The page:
This meeting is organized by the the International Society for Research on Internet Interventions (ISRII) and was this time held at the Hilton hotel in Berlin. According to their webpage, this society “promotes the scientific study of information and communication technologies targeting behavioral, psychosocial, health and mental health outcomes“. Internet intervention commonly include elements that educates the user or aims to change their behavior. It is therefore not too different from what we would call Technology Enhanced Learning.
I (Fredrik) presented a poster with early results on two studies exploring the two constructs usefulness and ease of use of an platform used for ICBT (Internet-delivered Cognitive Behavior Therapy). These studies are a part of BIP, a project that has its home at the Karolinska Institute and SSL (Stockholm County Council) focusing on the development of ICBT for children and adolescent. The BIP-team also held their own symposium at the conference on “Making ICBT an evidence-based treatment for children and adolescents with anxiety disorders and OCD: preparing for implementation in regular care”
One presentation I found particularly interested was called “Therapeutic alliance to the fully automated ‘counsellor’ Endre“. Marianne T. S. Holter (Oslo University, Norway) presented a grounded theory study carried out with a fully automated program for quitting smoking. The study meant to explore what therapeutic alliance would mean when the counsellor is a computer program. All study-participants were aware of the fact that they were “conversating” with a computer program. By being aware of that they felt that they did not need to consider expectations or feelings of a human counsellor, since the program would not “judge” them. So, it seems from the result presented that some kind of alliance could be formed with the users and the computer program. Looking forward to read the published paper and to see similar studies in the future.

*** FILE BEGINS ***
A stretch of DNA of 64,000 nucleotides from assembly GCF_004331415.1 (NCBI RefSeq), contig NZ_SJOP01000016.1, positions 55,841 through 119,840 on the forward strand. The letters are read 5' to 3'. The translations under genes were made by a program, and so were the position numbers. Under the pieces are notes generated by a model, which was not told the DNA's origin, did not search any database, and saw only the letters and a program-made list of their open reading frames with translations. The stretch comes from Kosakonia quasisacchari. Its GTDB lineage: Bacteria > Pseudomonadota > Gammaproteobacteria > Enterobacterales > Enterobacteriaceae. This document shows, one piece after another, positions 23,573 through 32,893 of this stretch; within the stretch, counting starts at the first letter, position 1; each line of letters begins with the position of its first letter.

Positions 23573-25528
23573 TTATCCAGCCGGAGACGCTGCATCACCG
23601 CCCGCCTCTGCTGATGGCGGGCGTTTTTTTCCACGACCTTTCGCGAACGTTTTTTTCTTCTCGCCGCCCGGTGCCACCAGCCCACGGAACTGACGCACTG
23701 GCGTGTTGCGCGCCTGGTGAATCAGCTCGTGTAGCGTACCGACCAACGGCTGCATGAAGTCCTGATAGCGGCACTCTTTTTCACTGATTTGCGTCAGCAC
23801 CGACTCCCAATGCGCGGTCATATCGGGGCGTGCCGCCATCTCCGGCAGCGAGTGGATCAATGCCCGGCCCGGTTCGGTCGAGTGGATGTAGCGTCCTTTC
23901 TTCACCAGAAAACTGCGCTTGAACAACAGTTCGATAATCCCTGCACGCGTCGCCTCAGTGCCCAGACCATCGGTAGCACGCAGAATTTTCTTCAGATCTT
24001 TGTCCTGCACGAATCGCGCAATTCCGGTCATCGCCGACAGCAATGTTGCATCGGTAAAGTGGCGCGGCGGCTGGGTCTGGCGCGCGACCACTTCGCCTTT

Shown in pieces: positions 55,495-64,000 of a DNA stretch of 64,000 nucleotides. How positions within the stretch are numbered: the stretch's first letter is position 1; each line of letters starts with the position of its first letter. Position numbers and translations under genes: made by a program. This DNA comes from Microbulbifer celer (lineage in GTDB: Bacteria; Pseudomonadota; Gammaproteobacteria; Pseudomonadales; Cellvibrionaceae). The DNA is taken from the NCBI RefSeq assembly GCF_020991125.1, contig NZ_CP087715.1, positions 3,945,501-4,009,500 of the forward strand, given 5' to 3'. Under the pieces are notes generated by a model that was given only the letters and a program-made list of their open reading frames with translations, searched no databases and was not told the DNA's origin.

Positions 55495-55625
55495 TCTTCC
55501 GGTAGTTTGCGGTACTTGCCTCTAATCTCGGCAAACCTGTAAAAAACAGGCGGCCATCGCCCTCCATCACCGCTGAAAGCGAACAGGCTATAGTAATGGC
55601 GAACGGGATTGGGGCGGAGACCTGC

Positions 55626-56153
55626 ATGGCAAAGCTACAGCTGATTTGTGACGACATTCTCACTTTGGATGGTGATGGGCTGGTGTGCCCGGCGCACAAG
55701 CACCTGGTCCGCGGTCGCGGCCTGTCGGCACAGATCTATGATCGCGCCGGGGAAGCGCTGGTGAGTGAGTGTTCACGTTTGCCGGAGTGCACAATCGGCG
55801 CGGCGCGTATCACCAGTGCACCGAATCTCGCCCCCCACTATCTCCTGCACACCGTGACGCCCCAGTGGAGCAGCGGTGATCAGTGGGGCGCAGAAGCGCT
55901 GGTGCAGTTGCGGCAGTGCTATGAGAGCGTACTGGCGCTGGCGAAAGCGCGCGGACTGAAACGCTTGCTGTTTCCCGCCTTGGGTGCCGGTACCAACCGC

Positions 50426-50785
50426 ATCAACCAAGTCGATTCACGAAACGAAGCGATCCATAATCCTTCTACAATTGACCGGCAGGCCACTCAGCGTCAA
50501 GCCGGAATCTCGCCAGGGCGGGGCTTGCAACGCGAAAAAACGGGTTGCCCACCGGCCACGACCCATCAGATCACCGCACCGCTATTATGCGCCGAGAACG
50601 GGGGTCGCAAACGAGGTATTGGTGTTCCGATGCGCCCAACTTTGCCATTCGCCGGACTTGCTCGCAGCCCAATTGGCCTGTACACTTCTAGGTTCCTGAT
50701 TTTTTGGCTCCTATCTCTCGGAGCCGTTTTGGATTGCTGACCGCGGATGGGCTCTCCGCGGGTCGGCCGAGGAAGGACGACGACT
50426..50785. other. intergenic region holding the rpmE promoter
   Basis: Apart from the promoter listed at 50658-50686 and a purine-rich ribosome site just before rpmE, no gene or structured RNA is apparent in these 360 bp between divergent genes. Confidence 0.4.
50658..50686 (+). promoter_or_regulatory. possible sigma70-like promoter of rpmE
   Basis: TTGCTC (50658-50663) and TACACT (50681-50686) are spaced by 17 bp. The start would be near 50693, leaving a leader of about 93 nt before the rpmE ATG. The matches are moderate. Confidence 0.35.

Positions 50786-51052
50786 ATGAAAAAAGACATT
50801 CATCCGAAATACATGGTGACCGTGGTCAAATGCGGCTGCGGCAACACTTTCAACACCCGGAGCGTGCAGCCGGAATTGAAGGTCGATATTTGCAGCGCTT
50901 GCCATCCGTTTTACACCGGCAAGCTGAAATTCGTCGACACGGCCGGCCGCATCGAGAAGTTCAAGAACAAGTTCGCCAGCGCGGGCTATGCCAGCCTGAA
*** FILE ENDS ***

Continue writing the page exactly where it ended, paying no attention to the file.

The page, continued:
The second presentation that caught my interest a bit more than the rest was “Towards Improved Application of Gamification for Internet Interventions“. Mark Floryan (University of Virginia, USA) presented a model for gamification of Internet Intervention. Mark pointed out why many attempts to gamify failed. The simple reason was that only one (or a few) gamification elements were used or used in the wrong way or combination. Unfortunately my memory fails me to remember the details. Though, the message I took home from this presentation was that in order to successfully implement and evaluate the impact of gamification in Internet Intervention it needs to be done more systematical way. And, the model that Mark presented would guide developers on how to do that, and would also make it easier to compare studies and designs that included gamification.
One of my many reflections from the meeting was that many of the symposiums brought up studies that had included, co-design and different approaches to participatory design and/or user-centered design. Thus, the user perspective seems to be an aspect considered more and more important in this community.